Ischemia is a feature of heart diseases, transient ischemic attacks, cerebrovascular accidents, ruptured arteriovenous malformations, and peripheral artery occlusive disease. The heart, the kidneys, and the brain are among the organs that are the most sensitive to inadequate blood supply. Ischemia in brain tissue, for example due to stroke or head injury, causes a process called the ischemic cascade to be unleashed, in which proteolytic enzymes, reactive oxygen species, and other harmful chemicals damage and may ultimately kill brain tissue. Heart disease is an umbrella term for a number of different diseases which affect the heart and as of 2007 it is the leading cause of death in the United States,[1] and England and Wales. ... A transient ischemic attack (TIA, often colloquially referred to as mini stroke) is caused by the temporary disturbance of blood supply to a restricted area of the brain, resulting in brief neurologic dysfunction that usually persists for less than 24 hours. ... For other uses, see Stroke (disambiguation). ... Arteriovenous malformation or AVM is a congenital disorder of the veins and arteries that make up the vascular system . ... In medicine, peripheral artery occlusive disease (PAOD), also known as peripheral vascular disease (PVD) and peripheral artery disease (PAD) is a collator for all diseases caused by the obstruction of large peripheral arteries, which can result from atherosclerosis, inflammatory processes leading to stenosis, an embolism or thrombus formation. ... The heart and lungs, from an older edition of Grays Anatomy. ... The kidneys are the organs that filter wastes (such as urea) from the blood and excrete them, along with water, as urine. ... For other uses, see Brain (disambiguation). ... A stroke or cerebrovascular accident (CVA) occurs when the blood supply to a part of the brain is suddenly interrupted by occlusion (an ischemic stroke- approximately 90% of strokes), by hemorrhage (a hemorrhagic stroke - less than 10% of strokes) or other causes. ... Traumatic brain injury (TBI), traumatic injuries to the brain, also called intracranial injury, or simply head injury, occurs when a sudden trauma causes brain damage. ... The ischemic cascade is a series of biochemical reactions that take place in the brain after seconds to minutes of ischemia (inadequate blood supply) (Arnold, 2003). ... Proteolysis is the directed degradation (digestion) of proteins by cellular enzymes called proteases or by intramolecular digestion. ... Neuraminidase ribbon diagram An enzyme (in Greek en = in and zyme = blend) is a protein, or protein complex, that catalyzes a chemical reaction and also controls the 3D orientation of the catalyzed substrates. ... Reactive oxygen species (ROS) include oxygen ions, free radicals and peroxides both inorganic and organic. ...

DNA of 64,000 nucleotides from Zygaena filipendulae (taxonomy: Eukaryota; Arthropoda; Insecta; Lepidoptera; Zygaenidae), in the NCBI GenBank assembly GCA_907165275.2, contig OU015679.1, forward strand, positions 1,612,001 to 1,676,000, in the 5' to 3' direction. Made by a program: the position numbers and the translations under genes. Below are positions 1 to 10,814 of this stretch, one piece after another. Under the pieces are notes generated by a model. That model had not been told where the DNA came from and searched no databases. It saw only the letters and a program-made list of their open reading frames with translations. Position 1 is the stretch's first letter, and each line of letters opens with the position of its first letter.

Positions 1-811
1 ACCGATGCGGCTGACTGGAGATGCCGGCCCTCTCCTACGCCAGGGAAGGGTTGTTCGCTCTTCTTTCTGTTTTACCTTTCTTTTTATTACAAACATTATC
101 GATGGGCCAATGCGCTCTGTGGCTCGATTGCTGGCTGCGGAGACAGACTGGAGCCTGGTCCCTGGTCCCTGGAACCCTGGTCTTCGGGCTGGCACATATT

Restoration of blood flow after a period of ischemia can actually be more damaging than the ischemia. Reintroduction of oxygen causes a greater production of damaging free radicals, resulting in reperfusion injury. With reperfusion injury, necrosis can be greatly accelerated. In chemistry, radicals (often referred to as free radicals) are atomic or molecular species with unpaired electrons on an otherwise open shell configuration. ... Reperfusion injury refers to damage to tissue caused when blood supply returns to the tissue after a period of ischemia. ...